With regard to plaintiff's commercial investments, and notwithstanding the short duration of this childless marriage, defendant was awarded substantial shares of both Randolph Mfg. Corp. and DD & R Partners. Although substantial time was spent proving the respective interests in DD & R Partners, the partnership equity was not of great monetary significance. The proofs, however, gave the Judge significant insight into the credibility of the parties and witnesses. The 40% of plaintiff's

[253 NJSuper Page 294]

equity awarded to defendant was valued at $9,000, to be paid on or before June 1, 1990. Randolph Mfg. Corp. was valued by defendant's expert, at $800,000, and this valuation was accepted by the court. Judge Herr concluded that notwithstanding plaintiff's claim of only a one-third ownership in the corporation, he in fact owned 75%, a determination which we uphold herein. Thus, plaintiff's interests in Randolph were valued at $600,000, less a $30,000 value of his interest in the corporation in 1984 when the parties were married, or a net distributable value of $570,000.

Judge Herr determined that defendant was entitled to a 50% distribution of plaintiff's Randolph Mfg. Corp. interest, since she had forfeited a substantial New York fashion career when she married plaintiff and moved to New Jersey.*fn1 The Judge further specifically found that defendant had both worked in plaintiff's business and had "attempted to establish herself in the interior design business." She was an "energetic partner with plaintiff in the marital enterprise." Thus she received half of the net value of Randolph Mfg. Corp. in the amount of $285,000. The court acknowledged that the asset was not liquid and therefore directed a specific payment schedule: $100,000 not later than December 31, 1990; $100,000 not later than December 31, 1991; and $85,000 not later than December 31, 1992; all payments to be without interest if paid on time.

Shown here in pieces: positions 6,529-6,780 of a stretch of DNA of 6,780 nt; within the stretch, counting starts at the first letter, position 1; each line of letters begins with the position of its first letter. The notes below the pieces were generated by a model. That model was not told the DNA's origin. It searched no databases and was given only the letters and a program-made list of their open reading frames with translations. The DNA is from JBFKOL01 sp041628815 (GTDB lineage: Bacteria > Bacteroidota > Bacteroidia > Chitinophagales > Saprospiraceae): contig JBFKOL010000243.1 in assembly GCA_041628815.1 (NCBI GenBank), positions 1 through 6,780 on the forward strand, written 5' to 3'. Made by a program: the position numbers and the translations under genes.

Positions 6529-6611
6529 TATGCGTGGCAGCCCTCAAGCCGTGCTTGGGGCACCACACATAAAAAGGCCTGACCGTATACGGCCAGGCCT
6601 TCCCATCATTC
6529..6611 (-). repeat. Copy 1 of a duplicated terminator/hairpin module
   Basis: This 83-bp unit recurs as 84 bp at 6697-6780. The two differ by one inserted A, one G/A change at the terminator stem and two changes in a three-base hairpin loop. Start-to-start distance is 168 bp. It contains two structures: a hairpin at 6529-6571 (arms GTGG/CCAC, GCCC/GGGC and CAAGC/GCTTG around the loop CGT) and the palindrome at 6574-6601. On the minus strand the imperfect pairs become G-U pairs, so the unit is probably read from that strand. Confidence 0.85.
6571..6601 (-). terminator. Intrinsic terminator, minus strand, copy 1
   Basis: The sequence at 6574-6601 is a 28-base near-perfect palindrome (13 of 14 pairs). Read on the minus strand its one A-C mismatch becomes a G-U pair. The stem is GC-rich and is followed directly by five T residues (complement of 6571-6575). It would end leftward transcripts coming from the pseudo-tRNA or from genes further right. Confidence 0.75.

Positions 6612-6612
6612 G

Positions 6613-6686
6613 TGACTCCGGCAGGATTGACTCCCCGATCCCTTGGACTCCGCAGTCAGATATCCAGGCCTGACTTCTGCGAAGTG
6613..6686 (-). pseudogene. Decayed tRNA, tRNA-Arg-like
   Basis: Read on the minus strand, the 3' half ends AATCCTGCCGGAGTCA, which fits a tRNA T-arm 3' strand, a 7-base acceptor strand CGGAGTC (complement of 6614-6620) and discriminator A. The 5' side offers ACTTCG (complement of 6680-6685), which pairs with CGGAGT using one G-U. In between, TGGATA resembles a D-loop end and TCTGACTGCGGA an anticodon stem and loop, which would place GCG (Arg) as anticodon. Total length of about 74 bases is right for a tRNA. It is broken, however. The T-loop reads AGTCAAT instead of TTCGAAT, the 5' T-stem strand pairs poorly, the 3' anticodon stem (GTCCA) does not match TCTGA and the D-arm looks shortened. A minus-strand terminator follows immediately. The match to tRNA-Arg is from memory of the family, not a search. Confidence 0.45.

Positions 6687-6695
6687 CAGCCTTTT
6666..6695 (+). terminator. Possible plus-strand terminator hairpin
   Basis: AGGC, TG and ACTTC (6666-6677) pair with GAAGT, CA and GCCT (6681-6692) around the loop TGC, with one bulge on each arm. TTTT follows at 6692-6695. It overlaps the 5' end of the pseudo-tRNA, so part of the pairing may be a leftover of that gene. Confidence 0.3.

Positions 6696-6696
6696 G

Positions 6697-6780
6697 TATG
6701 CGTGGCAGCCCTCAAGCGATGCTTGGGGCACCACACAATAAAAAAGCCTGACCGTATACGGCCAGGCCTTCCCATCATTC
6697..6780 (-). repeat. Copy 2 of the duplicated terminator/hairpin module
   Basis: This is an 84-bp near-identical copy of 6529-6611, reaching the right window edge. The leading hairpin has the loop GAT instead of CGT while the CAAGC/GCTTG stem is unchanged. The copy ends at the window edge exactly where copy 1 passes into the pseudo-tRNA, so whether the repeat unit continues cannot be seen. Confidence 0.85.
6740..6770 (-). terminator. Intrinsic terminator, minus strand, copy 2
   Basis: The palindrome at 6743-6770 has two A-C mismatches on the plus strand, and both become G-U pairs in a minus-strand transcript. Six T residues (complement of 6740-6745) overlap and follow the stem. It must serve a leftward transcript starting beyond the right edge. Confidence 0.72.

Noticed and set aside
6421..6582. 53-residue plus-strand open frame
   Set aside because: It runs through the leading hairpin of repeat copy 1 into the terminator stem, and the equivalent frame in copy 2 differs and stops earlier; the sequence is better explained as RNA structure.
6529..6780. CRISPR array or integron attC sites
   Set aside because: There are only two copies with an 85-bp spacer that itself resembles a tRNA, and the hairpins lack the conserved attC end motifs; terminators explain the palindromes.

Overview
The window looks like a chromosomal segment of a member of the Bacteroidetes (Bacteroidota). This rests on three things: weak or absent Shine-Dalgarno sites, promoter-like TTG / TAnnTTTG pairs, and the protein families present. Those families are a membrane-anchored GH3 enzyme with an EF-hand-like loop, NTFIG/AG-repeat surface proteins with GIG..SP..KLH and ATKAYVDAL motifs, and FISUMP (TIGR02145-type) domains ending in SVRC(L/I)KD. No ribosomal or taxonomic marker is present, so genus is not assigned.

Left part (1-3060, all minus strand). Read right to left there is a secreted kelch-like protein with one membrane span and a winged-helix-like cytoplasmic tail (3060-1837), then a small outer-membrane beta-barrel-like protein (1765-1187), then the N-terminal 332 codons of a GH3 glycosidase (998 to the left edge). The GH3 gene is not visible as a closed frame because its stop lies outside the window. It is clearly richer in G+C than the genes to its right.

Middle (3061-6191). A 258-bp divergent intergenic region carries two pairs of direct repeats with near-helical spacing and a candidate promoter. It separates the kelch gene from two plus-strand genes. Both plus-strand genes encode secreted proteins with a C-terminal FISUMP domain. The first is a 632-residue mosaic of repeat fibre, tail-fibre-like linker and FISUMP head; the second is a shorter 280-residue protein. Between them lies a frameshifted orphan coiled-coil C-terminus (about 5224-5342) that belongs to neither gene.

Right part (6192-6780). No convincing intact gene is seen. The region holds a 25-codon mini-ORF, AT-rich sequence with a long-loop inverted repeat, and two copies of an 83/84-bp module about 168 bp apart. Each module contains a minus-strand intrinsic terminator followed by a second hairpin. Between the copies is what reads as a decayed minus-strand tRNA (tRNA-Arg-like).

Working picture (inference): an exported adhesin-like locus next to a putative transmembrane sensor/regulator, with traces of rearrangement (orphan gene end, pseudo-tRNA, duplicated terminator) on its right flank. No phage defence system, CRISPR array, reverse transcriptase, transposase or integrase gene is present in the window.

Implicit in this determination was the ownership by plaintiff of interests held in the name of two other corporations, defendants Sussex Wire Inc. and Lakeside Products Inc., controlled by members of plaintiff's family. We need not repeat in our opinion the detailed analysis of Judge Herr. Suffice it to say

[253 NJSuper Page 295]

that there was substantial evidence in the record to support her determination, and we accept it. Similarly, with respect to the DD & R partnership interest, Judge Herr was forced to sift through conflicting testimony and documentary evidence. Again, the record supports her determination, especially when we factor into our review her scathing determinations of credibility against plaintiff and his family.

Our one disagreement with Judge Herr, and we understand that this issue made little difference prior to the bankruptcy petition, is the failure to make binding upon the third-party defendants her determinations concerning the ownership of the partnership interests and corporate stock. The judgment now should establish this interest. We therefore vacate the dismissal of the third-party complaint and remand the matter to Judge Herr to enter the appropriate order declaring the respective beneficial ownership interests in the corporate and partnership entities on the theory of a constructive trust. See Stretch v. Watson, 5 N.J. 268, 279, 74 A.2d 597 (1950). Judge Herr determined that plaintiff had earned these interests, and if legal title remained in the name of family members, they can be deemed to hold the interests in trust for plaintiff, he being the beneficial owner. See Painter v. Painter, 65 N.J. 196, 212-213, 320 A.2d 484 (1974); Rector v. Rector, 62 N.J. 577, 579-580, 303 A.2d 881 (1972) (establishing trust as security, rather than for distribution purposes); Callahan v. Callahan, 142 N.J. Super. 325, 329-331, 361 A.2d 561 (Ch.Civ.1976) (constructive trusts imposed on options held by husband); Tucker v. Tucker, 121 N.J. Super. 539, 547, 298 A.2d 91 (Ch.Div.1972) (express trusts found distributable where family was living on the income). By our finding that the constructive trust should be definitely stated, we by no means intend to question Judge Herr's decision to order payment in cash rather than in an in-kind distribution of the stock or partnership interests. See Borodinsky v. Borodinsky, 162 N.J. Super. 437, 442, 393 A.2d 583 (App.Div.1978).

Plaintiff also contends that defendant had no entitlement to the rehabilitative alimony awarded by the trial Judge. There is no question of our jurisdiction to pass upon this issue, notwithstanding the pendency of the bankruptcy proceeding. The Bankruptcy Code in 11 U.S.C. § 362(b)(2) exempts from the automatic stay provision "the collection of alimony, maintenance, or support from property that is not property of the estate." Furthermore, 11 U.S.C. § 523(a)(5) renders non-dischargeable a bona fide claim for unpaid alimony.